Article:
When I was in elementary school, I used to win the Perfect Attendance award every year (except for one memorable year when I got the Near Perfect Attendance award for no other reason than that there had been no student with perfect attendance and I suppose I came the closest, having only missed two days…). I honestly don’t know if other schools even had such a thing, but mine did, and I was the one who got it. Not because I wasn’t sick – I was an undiagnosed lactose intolerant for almost twenty years, and we were a big milk-drinking family – but because I was sick so often that I assumed that was how everyone felt. If I’d stayed home every time I had a stomach ache, I would probably be finishing up the eighth grade this year.
I never told my parents about my stomach problems because I didn’t want to complain about something so obviously run of the mill (isn’t a child’s perspective a strange thing?), so I suffered unnecessarily for years. The thing is, that almost daily suffering gave me a high thresh hold for what I could ethically consider a “stay home illness,” and consequently, I almost never missed school. (For the record, you could keep your perfect attendance record if you went into school in the morning and were sent home sick, and that did happen to me my share of times because I was so reluctant to say anything in the morning).
Even on the days when there was plenty of evidence that I deserved to stay home, I always felt guilty doing it. Was I sick enough? Was I exaggerating the symptoms? Could I tough it out for at least a few hours? Often by the time my parents came upstairs to see why I wasn’t following my rigid morning routine (I came downstairs dressed, packed up, with bed made every morning within the span of the same few minutes…), I had worked myself into hysterics trying to decide whether or not I was legitimately sick.
This is not an issue that has eased up much for me as I’ve gotten older. Now that I work from home, it’s easier to say, write from bed if I’m not feeling well, but when I was teaching, I would go to great lengths not to miss work and inconvenience my classroom. When I had swine flu, I went to work three of the seven days I was unbearably sick (to be fair, I didn’t know what I had until I had to go to the hospital that third night). And this week, when my diet has consisted mainly of Gatorade and apple sauce, I still thought it was necessary to go out for a run to prove that I was doing something (turns out what I was doing was ensuring a long, painful walk back to the car).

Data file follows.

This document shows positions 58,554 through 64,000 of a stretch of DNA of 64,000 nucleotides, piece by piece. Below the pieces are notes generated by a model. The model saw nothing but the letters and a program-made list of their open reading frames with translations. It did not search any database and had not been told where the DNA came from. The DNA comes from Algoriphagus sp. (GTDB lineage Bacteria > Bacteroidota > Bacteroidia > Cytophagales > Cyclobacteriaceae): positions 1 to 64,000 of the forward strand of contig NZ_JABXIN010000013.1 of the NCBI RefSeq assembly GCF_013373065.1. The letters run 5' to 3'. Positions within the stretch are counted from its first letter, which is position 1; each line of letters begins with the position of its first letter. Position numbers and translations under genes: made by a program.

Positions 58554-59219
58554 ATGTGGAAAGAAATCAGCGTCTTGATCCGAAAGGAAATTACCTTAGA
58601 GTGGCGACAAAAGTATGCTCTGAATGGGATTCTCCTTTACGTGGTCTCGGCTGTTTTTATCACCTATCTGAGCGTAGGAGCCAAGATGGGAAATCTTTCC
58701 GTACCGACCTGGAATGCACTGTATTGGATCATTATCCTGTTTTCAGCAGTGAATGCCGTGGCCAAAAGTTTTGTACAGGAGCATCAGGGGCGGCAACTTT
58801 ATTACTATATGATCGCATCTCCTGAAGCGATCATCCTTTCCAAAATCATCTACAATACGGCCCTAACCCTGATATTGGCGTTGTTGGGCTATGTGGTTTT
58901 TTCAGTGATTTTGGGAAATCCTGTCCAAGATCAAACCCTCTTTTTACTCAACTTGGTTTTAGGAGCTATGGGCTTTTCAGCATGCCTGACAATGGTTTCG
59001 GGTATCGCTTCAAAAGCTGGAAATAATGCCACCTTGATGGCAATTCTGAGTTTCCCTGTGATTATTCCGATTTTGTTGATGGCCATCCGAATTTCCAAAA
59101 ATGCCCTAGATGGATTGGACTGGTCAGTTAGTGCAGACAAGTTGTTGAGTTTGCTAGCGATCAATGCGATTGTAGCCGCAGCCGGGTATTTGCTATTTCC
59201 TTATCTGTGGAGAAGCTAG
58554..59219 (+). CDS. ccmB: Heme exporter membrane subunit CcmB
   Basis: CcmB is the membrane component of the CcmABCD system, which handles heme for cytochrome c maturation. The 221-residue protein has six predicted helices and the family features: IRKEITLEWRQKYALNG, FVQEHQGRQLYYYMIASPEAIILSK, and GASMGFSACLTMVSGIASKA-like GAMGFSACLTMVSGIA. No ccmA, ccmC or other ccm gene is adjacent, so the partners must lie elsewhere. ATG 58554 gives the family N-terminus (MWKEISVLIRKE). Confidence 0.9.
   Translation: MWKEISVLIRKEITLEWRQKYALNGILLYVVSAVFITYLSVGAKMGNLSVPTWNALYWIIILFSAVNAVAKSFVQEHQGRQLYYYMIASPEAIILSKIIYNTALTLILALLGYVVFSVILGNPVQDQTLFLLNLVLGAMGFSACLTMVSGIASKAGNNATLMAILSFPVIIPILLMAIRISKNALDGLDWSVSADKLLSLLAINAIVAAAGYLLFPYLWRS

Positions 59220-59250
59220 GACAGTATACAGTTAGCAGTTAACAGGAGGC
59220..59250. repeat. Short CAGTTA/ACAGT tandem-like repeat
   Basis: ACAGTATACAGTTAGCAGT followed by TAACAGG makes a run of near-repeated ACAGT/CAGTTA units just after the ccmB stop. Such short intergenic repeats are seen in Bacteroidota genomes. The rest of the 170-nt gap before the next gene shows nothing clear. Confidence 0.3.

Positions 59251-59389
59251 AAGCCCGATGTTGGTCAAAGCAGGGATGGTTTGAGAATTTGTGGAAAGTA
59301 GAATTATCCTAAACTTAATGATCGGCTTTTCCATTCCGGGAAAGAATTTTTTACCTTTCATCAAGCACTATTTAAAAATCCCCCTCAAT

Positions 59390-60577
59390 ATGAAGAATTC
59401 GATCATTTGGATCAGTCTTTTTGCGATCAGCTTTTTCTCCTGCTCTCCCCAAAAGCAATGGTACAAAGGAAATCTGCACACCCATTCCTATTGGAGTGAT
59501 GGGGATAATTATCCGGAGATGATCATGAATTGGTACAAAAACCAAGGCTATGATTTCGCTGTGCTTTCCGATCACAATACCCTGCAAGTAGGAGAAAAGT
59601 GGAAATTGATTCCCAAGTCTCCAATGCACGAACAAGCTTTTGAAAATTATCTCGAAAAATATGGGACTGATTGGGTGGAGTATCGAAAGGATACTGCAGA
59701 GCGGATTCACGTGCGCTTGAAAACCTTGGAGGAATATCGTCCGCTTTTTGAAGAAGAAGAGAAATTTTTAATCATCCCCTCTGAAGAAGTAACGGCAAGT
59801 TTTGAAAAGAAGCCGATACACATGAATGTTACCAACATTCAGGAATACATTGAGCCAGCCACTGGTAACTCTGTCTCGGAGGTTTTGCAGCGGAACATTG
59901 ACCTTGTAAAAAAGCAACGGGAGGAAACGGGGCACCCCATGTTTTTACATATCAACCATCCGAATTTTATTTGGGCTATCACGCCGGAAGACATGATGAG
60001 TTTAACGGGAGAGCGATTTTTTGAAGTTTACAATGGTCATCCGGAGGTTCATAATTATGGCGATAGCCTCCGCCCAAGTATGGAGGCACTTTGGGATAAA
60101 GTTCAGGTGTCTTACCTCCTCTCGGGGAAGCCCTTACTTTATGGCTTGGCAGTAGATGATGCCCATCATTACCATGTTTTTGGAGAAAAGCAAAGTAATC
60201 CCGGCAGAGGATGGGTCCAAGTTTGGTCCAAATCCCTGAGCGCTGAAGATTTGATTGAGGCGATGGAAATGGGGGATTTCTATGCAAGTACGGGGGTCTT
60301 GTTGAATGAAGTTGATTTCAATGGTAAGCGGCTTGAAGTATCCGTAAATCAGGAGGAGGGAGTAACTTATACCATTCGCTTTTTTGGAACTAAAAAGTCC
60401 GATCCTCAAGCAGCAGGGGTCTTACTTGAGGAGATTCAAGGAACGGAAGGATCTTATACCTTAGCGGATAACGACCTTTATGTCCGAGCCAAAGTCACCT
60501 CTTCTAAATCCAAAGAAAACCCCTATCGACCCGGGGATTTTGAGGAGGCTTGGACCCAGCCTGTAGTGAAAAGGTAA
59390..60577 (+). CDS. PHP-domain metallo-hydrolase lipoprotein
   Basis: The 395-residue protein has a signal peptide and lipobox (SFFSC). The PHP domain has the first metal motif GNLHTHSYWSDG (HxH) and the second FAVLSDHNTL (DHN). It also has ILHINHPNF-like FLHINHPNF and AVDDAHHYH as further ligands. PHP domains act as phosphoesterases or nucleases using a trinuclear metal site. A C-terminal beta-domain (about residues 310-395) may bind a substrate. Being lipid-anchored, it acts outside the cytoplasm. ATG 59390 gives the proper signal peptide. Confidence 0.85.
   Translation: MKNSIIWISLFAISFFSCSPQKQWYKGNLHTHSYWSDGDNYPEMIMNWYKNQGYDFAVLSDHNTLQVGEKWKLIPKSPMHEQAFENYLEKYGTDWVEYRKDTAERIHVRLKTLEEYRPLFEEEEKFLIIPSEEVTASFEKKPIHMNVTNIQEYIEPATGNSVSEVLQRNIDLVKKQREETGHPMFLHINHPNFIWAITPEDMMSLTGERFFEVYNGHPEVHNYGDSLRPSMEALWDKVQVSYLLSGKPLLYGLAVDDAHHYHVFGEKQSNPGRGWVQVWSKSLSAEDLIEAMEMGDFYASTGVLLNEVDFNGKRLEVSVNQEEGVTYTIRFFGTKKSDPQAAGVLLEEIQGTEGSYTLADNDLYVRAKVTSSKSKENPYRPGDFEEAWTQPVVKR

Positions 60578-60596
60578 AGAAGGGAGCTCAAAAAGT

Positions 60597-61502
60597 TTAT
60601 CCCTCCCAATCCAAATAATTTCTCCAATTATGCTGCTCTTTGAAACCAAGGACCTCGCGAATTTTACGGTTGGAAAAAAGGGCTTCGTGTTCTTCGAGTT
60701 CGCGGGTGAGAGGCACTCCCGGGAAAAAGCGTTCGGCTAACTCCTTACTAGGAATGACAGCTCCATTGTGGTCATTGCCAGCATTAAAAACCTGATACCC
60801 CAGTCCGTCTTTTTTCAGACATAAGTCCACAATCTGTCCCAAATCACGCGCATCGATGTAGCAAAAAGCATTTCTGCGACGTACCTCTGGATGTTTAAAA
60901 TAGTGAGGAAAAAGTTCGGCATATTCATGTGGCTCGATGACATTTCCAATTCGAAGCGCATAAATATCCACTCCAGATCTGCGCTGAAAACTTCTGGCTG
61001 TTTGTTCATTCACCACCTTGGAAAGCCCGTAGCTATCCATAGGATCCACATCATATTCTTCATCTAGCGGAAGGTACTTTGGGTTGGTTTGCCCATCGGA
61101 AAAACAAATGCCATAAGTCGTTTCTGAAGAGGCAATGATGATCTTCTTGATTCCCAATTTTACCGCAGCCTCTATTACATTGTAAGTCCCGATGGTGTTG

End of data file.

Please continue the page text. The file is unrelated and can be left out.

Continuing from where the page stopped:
Fortunately, over the years, one of my best friends has been trying to break me of this ridiculous anxiety. She is (self-proclaimed) one of the laziest people in existence, and she never, ever goes to work if she feels even a tickle in the back of her throat. She says life is too short and she’s paid too little to suffer like that. Her solution to any illness is curling up in bed with a good book, and she stays there until she’s feeling better or has finished whatever series she’s gotten sucked into…
So for once, I decided to take her advice. I canceled all my appointments, put my computer and my phone away, and crawled under the covers with Discount Armageddon, because really, what better way is there to pass the uncomfortable hours than with frothy urban fantasy? I have to tell you, I think my friend is on to something. I don’t think I looked up for about five hours, and when I finally finished, I actually didn’t feel quite as bad as I had before. I felt sort of…relaxed. Like I wanted the next book in the series to be written already (it’s not). Like maybe I would try one of her other novels if I wasn’t feeling well the next day…and like maybe I had wasted a lot of good sick days…
Find out more about Seanan McGuire here.